The decline of drudgery and the paradox of hard work

by on July 9, 2014 at 2:11 pm in Economics, History, The Arts, Uncategorized | Permalink

That is a new paper (pdf) by Brendan Epstein and Miles S. Kimball, the abstract is here:

We develop a theory that focuses on the general equilibrium and long-run macro-economic consequences of trends in job utility. Given secular increases in job utility, work hours per capita can remain approximately constant over time even if the income effect of higher wages on labor supply exceeds the substitution effect. In addition, secular improvements in job utility can be substantial relative to welfare gains from ordinary technological progress. These two implications are connected by an equation flowing from optimal hours choices: improvements in job utility that have a significant effect on labor supply tend to have large welfare effects.

I view this hypothesis as consistent with my view that we should be utility optimists but revenue pessimists.  Here is a closely related paper I once wrote with Alex.

The pointer is from Claudia Sahm.

Beliavsky July 9, 2014 at 2:21 pm

I think there’s a typo in “we should we utility optimists” — second “we” should be “be”.

Thanks for your blog.

Gilbert July 9, 2014 at 10:21 pm

That’s epic, kid

Slocum July 9, 2014 at 3:03 pm

I don’t think any of their 4 possible explanations for the paradox of hard work capture the most likely cause — namely that employers rationally refuse to offer the option of more leisure time (either in the form of fewer weekly hours or more vacation time) because they would tend to attract the least ambitious workers.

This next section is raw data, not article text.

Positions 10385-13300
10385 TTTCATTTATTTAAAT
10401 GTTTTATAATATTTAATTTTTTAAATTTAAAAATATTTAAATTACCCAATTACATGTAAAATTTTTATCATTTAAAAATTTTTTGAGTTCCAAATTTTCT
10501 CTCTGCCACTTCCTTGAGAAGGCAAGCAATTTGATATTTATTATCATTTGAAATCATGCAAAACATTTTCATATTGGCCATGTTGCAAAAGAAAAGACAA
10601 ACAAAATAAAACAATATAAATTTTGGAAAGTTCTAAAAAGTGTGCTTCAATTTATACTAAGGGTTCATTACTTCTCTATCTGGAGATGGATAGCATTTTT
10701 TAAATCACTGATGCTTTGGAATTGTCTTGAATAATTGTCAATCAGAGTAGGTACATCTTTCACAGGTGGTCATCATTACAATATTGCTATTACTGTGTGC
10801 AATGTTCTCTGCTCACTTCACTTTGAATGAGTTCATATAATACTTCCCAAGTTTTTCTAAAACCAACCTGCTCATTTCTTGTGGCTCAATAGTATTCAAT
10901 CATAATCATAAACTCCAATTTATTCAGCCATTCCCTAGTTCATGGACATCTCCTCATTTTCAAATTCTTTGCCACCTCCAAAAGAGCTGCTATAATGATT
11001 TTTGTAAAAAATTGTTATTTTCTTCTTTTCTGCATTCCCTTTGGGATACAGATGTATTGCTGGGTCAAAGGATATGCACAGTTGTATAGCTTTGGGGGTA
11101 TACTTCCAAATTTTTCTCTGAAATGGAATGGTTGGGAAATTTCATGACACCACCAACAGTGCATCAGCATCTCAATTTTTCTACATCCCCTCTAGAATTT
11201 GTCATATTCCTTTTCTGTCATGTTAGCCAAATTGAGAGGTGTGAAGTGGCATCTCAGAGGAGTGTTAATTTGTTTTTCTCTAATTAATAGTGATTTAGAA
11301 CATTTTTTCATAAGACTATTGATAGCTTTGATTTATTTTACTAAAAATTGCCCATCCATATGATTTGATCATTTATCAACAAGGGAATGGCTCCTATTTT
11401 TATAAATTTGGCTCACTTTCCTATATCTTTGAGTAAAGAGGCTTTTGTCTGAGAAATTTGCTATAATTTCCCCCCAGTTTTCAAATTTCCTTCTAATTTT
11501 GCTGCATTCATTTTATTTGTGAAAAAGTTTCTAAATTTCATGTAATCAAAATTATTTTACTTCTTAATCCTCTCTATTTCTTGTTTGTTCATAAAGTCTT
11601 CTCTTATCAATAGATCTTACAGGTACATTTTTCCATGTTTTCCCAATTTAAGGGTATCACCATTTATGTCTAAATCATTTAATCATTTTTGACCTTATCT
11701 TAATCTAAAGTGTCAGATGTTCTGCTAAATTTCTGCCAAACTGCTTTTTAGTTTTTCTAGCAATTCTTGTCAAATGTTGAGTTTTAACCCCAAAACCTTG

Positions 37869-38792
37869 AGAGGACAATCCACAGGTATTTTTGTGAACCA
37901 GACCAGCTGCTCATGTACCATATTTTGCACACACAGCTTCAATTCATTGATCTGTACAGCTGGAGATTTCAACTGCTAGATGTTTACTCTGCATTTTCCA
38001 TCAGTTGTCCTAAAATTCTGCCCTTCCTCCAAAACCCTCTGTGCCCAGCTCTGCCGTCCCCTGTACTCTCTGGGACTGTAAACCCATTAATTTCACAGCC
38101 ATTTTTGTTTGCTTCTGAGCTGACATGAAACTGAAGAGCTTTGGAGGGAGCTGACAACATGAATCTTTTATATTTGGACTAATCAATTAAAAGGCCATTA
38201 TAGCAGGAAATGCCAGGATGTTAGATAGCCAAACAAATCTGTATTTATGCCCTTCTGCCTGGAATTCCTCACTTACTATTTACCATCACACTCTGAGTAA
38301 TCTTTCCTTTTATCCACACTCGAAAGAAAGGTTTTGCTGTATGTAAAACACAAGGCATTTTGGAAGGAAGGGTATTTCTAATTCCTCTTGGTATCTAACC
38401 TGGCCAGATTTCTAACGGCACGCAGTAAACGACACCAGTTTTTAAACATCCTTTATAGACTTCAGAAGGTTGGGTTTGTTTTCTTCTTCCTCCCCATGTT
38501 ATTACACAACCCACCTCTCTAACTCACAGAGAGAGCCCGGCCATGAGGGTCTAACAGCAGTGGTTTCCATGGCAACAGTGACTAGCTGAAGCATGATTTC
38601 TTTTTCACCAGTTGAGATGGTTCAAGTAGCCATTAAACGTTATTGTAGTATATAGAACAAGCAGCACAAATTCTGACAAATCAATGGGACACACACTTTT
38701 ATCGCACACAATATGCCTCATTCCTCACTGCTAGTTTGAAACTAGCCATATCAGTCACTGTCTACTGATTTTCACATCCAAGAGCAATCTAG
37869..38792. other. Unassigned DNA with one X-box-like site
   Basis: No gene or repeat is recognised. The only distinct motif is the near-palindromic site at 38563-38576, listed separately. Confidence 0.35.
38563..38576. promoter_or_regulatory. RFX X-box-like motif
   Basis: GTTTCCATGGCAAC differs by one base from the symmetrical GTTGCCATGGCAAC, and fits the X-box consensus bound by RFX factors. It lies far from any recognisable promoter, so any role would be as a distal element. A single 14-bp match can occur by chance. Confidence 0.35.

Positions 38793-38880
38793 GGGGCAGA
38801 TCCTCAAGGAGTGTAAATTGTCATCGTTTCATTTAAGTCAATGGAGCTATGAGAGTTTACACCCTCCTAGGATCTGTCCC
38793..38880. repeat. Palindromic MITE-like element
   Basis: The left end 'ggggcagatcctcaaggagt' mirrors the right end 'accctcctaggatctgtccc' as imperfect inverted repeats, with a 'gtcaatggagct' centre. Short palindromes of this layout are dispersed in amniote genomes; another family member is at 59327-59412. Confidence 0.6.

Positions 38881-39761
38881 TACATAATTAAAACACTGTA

Uninformed Observer July 9, 2014 at 3:20 pm

…except that that’s not true. Lots of employers offer more leisure time, especially as paid vacation. Weekly hours not so much, but I think it’s not so much that employers “refuse to offer it” – whatever that means – but because the US business week has certain rhythms that make it hard to be productive for 20 hours a week. It’s hard to get things done with people who are only in the office during certain time slots. Much easier to plan around infrequent vacations, even if in the aggregate they represent more time off.

In any case, advancement is offered to those who do better work, and more of it. In this great nation, we are all of us employed by mutual consent. Which means I still have a job because my employer thinks my work output is worth more than he’s paying me. If I work more, he’s willing to pay me more… which is why I work more.

Slocum July 9, 2014 at 4:19 pm

“……except that that’s not true. Lots of employers offer more leisure time, especially as paid vacation”

But generally only after a number of years of service (during which time the employee is expected to prove his worth while getting by with a couple of weeks of vacation). You don’t see employers trying to lure new college grads with promises of 4+ weeks of vacation.

“In any case, advancement is offered to those who do better work, and more of it.”

But that’s exactly the point — as an employer, who would you rather hire, the person who wants to work at least full time, advance, and earn as much as possible? Or the person who is more interested in work-life balance?

Brian Donohue July 9, 2014 at 4:42 pm

In my experience, beyond entry level jobs, vacation amounts to flex time. No one, upon receiving an extra week of vacation, has their workload reduced by 2%.